I recently watched a TV show that featured a scene with the main character and a dog. It was a very cute scene, but even though the story remained in that setting, the dog never appeared again. Basically, they brought the dog on stage, had him do his part, and then forgot about him. Well, they had him go into a kennel with no door. As if that was going to keep him there while people traipsed around his home.
As a dog owner, I was quite bothered by the fact the dog basically disappeared. Although people came and went in this house, the dog was never seen or heard again. References were made that the home owner had a dog, had even worked with a companion dog program, but the dog itself made no other appearance.
The script writers forgot about the ripple effect. What’s that, you ask? Well, once something is introduced into the story, it has consequences that ripple out. Imagine a pebble tossed into a pond, it hits the water and then ever widening ripples reach out to touch more area than the pebble itself touched.
Now let’s look at the word "consequence." It has two meanings. The first defines consequence as something that can be the result of an action or condition. Think outcome or repercussion or aftermath. The second definition of consequence is importance or relevance. Used in that sense, words such as significance, substance, or value come to mind.
They gave that dog consequence–significance–and then they erased him. In reality or fiction, the dog lived in the house. It was one of those cute dogs you assume is accustomed to attention and therefore would not ignore the different humans who come into the room. The whole sequence ended up detracting from the storyline for me since I kept worrying about where the dog went.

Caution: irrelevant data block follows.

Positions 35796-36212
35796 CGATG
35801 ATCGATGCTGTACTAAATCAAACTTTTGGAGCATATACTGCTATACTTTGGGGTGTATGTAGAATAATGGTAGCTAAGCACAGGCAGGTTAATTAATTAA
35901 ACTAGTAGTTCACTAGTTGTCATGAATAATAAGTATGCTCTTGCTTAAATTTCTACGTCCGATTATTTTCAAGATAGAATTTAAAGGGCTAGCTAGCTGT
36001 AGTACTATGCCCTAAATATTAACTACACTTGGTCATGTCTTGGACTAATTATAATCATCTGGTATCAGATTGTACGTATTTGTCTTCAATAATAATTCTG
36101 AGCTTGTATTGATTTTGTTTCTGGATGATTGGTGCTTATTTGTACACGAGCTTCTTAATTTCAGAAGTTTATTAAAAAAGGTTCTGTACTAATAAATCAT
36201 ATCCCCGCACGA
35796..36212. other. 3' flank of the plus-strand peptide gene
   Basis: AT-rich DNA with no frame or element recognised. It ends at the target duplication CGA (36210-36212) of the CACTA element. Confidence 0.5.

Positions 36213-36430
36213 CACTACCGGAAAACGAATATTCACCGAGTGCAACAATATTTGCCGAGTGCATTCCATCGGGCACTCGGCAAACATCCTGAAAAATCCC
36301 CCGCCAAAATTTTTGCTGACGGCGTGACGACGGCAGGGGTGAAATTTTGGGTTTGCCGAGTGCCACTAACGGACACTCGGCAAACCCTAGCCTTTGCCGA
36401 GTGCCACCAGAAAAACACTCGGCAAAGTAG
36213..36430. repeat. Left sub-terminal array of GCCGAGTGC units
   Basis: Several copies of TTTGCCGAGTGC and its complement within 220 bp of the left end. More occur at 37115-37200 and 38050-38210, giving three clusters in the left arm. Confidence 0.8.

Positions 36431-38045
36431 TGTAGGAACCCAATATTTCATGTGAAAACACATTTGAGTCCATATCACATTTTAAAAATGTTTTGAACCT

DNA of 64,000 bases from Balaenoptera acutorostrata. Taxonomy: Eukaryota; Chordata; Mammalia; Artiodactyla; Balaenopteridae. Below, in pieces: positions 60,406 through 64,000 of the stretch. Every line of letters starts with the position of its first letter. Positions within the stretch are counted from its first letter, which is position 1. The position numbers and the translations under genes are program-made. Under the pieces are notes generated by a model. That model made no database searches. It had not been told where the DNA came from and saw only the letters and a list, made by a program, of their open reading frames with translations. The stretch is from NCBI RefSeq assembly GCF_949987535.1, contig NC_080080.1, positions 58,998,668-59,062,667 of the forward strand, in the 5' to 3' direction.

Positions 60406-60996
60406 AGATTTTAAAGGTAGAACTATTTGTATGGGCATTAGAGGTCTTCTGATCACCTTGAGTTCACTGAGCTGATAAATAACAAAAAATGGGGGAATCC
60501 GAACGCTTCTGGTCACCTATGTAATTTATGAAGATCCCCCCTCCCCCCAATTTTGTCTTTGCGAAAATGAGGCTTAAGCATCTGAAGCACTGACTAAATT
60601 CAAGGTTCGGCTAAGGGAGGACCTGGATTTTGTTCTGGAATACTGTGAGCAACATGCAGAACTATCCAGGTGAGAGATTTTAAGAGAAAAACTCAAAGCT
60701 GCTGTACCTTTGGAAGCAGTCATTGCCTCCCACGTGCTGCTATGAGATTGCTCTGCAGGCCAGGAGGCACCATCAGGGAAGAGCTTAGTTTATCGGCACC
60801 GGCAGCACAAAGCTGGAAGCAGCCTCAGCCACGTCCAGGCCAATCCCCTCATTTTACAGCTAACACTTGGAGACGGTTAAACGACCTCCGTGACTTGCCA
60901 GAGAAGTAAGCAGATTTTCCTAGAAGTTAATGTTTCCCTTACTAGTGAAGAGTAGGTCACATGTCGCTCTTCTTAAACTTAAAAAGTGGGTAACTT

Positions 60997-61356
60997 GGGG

|Who could ignore these guys?|
As a result of introducing the dog into the story, there should have been more interaction between the other characters and the dog. The act of introducing the dog as a character who lived in that house meant there should’ve been more of a ripple effect. The dog should have been in more scenes, removed for some reason, or not in any scenes at all.
When I set up a scene, I try to keep in mind the consequences of what I write. I try to imagine what kind of ripple effect I will cause in the story as well as with the other characters. When I was outlining my Civil War era novel Stealing Destiny, I knew my heroine, Billie was going to spy for the South. I needed her to remain in her home, which had been taken over by Yankees, but I needed her to go undetected.
Billie had been thrown from a horse and broken her left ankle when she was twelve years old. She fractured the growth plate, preventing further growth of that leg. Without a shoe designed to compensate for the height difference, she limps. Here’s the thing, once I crippled Billie, she had to be a cripple for the entire story. If she wasn’t wearing her corrective shoe, she limped. But this injury made it possible for her to pose as a crippled stable boy during the war and gather military information.
Let’s say your main character wear glasses. Is it a slight correction or is he practically blind without them? If it’s a slight correction and he loses his glasses during the story, not a huge deal. If he’s borderline blind without his spectacles and they’re broken with no replacement available, then he has a major problem. The loss of the glasses will color every action he takes until he’s able to replace them.
As you build your story scenes, think about the consequences of what you write and how it impacts the characters–the ripple effect. Don’t leave your readers wondering what happened to the dog.